The comman ``linux single'' during the boot put your computer into runlevel 1, or single-user mode. You will be logged in as root , and you're not supposed to enter any passwords as you normally are. A "backdoor" into Linux for you as root so that you have a chance to correct any errors that might occur.
Here are some examples:
Lets say that you run kdm, gdm or xdm via /etc/inittab. If you by accident make an error in the setup of X or inittab the result might be that you never get to the graphical login because the bootprocess never get that far. That's when "linux single" is there to help you. It boots Linux to a root prompt so that you can correct the errors and reboot the computer.
You're running as root (you know better don't you?), and you leave a process running that logs through syslog. It fills up your log file, and in turn your partition. Now you can't log in. In single user mode, you can fix it.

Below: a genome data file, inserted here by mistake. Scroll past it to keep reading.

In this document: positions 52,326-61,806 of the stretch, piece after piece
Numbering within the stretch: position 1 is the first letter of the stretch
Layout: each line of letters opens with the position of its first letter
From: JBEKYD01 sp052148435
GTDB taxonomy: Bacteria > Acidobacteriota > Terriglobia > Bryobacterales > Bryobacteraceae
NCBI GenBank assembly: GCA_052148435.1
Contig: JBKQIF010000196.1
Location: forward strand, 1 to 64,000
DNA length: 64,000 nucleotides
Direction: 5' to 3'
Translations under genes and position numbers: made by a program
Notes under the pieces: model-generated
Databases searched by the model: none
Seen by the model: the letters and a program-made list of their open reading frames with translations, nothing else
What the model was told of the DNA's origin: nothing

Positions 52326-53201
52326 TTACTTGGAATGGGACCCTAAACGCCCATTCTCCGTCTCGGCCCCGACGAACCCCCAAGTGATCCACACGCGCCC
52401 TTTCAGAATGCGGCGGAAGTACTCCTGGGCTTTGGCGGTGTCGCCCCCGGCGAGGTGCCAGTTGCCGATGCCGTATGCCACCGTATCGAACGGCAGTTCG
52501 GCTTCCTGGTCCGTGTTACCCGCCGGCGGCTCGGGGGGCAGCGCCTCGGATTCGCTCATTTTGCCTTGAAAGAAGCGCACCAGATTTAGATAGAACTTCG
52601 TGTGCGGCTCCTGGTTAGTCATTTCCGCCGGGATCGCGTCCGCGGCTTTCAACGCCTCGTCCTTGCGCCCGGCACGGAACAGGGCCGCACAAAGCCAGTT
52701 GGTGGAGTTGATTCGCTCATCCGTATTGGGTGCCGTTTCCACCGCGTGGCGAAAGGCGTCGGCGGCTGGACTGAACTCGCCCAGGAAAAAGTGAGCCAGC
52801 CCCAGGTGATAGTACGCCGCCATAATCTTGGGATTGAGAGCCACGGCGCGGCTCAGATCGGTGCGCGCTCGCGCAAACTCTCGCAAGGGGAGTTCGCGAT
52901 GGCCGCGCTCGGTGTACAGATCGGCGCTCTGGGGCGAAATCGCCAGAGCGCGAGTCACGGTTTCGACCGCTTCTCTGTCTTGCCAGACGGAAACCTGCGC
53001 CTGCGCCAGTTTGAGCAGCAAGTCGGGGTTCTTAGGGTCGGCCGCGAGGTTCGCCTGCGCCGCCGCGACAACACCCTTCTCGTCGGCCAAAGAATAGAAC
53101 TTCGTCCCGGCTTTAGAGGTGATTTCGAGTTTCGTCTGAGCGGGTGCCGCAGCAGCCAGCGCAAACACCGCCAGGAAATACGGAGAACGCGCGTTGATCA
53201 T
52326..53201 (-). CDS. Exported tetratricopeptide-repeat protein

You forgot your root password and need to reset it.
If you are using LILO, at the LILO boot prompt (if you are using the graphical LILO, press [Ctrl]x to exit the graphical screen and go to the boot: prompt);
boot: linux singleThe GRUB boot loader doesn't have a default boot prompt. You can choose ``e'' when the menu displays, to edit the boot paramters, select the line that starts with kernel, for the kernel you want to boot. Go to the end of the line and type single as a seperate word (press the [Spacebar] and then type single. Press Enter to exit edit mode. Back at the GRUB screen, type b to boot into single user mode. You might find it simpler to edit grub.conf and add a single user login menu item similar to this:
title Single User Mode
kernel /vmlinuz-2.4.20-8 single rw root=LABEL=/ hdc=ide-scsi
initrd /initrd-2.4.20-8.imgOf course you don't want to copy this verbatim, since your system will be different. This is only an example.